Friday, July 26, 2013

The Hair Issue, Revisited

Some time ago I posted a blog entitled, "Hair or Veil, That is not the Question." posted on 12-29-2012. I think there is perhaps a great misunderstanding as to what the Apostle Paul said in 1st Corinthians 11:2-16. Someone has well said that "a text, taken out of context is a pretext." I think, (and this is my I think), that what Paul said in the context of the above referenced scripture was about being in submission to one's head. 

In verse 2 the apostle praised the church at Corinth for keeping the "ordinance" that he had delivered to them.   Let's look at the text in verse 3. "But I would have you know, that the head of every man is Christ; and the head of the woman is the man; and the head of Christ is God." It seems to me that what the apostle is saying is that the head(ship) or authority of every man is Jesus Christ, whom the Bible says " Lord of all." (See Acts 10:36) And the head(ship) or authority of the woman is the man and the Head(ship) or authority of the Lord Jesus is God. Verse 3, it seems to me, is the premise of the entire text.

In verses 4-6, the apostle explains the nature of prayer and prophesy. Again the head referenced here really refers back to verse 3. The head of every man, Christ, is dishonored when the man prays or prophesies having his head or cranium covered. The same would also apply to the woman, she dishonors her head, the man, when she prays or prophesies having her head, that is her cranium uncovered. I know this sounds a little confusing but in the context Paul goes on to use a man's short hair, and the woman's long uncut hair to illustrate his point made in verse 3.

In verse 7, Paul gives the reason that a man ought not to cover his head (when he prays or prophesies) because "he is the image and glory of God." Likewise "the woman is the glory of the man." Then in verses 8 and 9, the apostle apparently refers back to the Genesis account of creation. (See Genesis 2:18-22) God did not create man for the woman but rather the woman for the man.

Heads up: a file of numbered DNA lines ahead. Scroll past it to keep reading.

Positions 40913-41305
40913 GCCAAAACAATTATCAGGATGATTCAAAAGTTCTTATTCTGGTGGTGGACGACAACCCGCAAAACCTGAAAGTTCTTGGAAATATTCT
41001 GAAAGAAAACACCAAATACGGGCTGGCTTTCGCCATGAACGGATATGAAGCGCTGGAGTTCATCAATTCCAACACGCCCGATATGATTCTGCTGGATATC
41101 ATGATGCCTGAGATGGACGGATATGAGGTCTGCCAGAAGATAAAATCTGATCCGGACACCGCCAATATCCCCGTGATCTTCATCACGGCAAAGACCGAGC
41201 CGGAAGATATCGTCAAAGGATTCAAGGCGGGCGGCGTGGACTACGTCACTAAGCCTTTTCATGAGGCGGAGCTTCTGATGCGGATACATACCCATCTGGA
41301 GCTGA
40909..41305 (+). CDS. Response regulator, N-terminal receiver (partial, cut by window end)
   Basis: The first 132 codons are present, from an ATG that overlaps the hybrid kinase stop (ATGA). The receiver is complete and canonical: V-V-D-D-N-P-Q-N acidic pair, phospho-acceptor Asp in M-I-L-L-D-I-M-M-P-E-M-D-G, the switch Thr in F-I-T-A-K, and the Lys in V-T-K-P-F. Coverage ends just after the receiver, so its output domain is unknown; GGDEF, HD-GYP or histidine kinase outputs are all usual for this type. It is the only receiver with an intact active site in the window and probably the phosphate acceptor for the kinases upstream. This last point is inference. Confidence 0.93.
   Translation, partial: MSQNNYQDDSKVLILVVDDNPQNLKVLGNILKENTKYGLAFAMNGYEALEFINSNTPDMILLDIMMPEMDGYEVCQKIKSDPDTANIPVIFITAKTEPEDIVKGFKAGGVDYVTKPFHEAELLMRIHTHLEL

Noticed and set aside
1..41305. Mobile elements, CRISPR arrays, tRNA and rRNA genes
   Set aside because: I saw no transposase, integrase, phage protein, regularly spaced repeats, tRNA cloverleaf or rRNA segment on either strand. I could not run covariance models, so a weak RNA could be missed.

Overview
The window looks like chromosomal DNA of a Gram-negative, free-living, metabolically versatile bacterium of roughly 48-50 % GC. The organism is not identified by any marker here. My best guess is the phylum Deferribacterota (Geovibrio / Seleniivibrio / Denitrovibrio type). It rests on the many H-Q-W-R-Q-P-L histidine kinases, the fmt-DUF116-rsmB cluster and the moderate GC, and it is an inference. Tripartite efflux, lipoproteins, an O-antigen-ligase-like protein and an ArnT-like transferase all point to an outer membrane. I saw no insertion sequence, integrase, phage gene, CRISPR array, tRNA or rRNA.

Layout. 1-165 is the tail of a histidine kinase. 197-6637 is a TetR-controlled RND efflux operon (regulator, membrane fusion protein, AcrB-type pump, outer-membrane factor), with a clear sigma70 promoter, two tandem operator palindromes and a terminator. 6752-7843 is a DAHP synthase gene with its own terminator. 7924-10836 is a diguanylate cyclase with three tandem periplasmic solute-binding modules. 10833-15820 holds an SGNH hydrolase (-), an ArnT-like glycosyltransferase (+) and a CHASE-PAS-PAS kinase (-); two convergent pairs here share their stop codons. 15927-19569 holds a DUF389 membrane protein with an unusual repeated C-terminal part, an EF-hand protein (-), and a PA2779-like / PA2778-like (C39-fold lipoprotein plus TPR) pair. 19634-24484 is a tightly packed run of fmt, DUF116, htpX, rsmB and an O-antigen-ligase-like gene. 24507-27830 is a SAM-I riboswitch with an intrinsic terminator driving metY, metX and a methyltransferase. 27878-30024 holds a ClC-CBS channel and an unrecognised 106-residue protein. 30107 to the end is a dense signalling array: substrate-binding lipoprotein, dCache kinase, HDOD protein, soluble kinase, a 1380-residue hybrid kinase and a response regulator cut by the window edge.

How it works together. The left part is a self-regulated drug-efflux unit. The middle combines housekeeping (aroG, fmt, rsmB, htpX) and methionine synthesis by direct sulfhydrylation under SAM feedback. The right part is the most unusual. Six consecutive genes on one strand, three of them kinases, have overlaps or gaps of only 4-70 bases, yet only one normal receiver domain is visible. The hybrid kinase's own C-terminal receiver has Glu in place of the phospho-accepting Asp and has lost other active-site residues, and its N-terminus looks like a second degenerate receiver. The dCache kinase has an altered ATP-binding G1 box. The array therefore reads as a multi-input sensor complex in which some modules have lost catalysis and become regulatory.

Then in verse 10 Paul wrote, "For this cause ought the woman to have power on her head because of the angels." Reading in context the term, "for this cause..." it would appear that Paul is referring back to his original premise in verse 3, or at least to the previous verses 8-9. Paul did not giving licence to anyone to appropriate to themselves, taking verse 10 out of contest and make a new or different doctrine as to its meaning. Without trying to belittle the King James Version, (it is for the most part the only one I use in preaching, teaching or reading), some other translations render the word "power" in this verse as "authority". The woman's authority derives from her head, the man, per verse 3. If a woman has long uncut hair, it is her glory and she is the glory of the man, not the glory of God which is what Paul said the man was in verse 7.

"Because of the angels..." There are probably as many interpretations of this phrase as there are interpreters. The apostle no doubt knew exactly what he meant. So it seems to me that we have to again go back to the context to understand Paul's meaning. Going back to verse 3, the Bible says that the head, or if you will, the authority the woman has is derived from the man. So assuming the term, "because of the angels," is referring to heavenly beings, it would probably be that they are observing the proper order in the church. (See also 1st Peter 1:11-12)

Paul goes on then to say in verses 11 and 12 that neither the woman or the man are inherently superior to the other but "all things (are) of God." Then in verses 13-15 Paul resumes his reasoning, "Judge in yourselves, is it comely for a woman to pray unto God uncovered?" The answer to this rhetorical question based on the context is no. Then he says, "Doth not nature itself teach you that if a man have long hair, it is a shame unto him? The answer to this rhetorical questions is yes. Paul continues, "but if a woman have long hair, it is a glory to her: (not to God) for her hair is given her for a covering." So the apostle states that the woman's (long uncut) hair is given to her for a covering.

The Apostle Paul caps his discussion by saying that "if any man seem to be contentious, we have no such custom, neither the churches of God." So to my way of thinking, the entire discussion found in 1st Corinthians 11:2-16 is about God's order of things. Christ is the head of every man, the man is the head of the woman and God is the head of Christ as outlined in verse 3. A man who lets his hair grow long and prays or prophesies does dishonor to the Lord Jesus, his head. The woman who cuts her hair and prays or prophesies (although to and for God) dishonors her head, the man. To me, any other explanation is fanciful and non-biblical.

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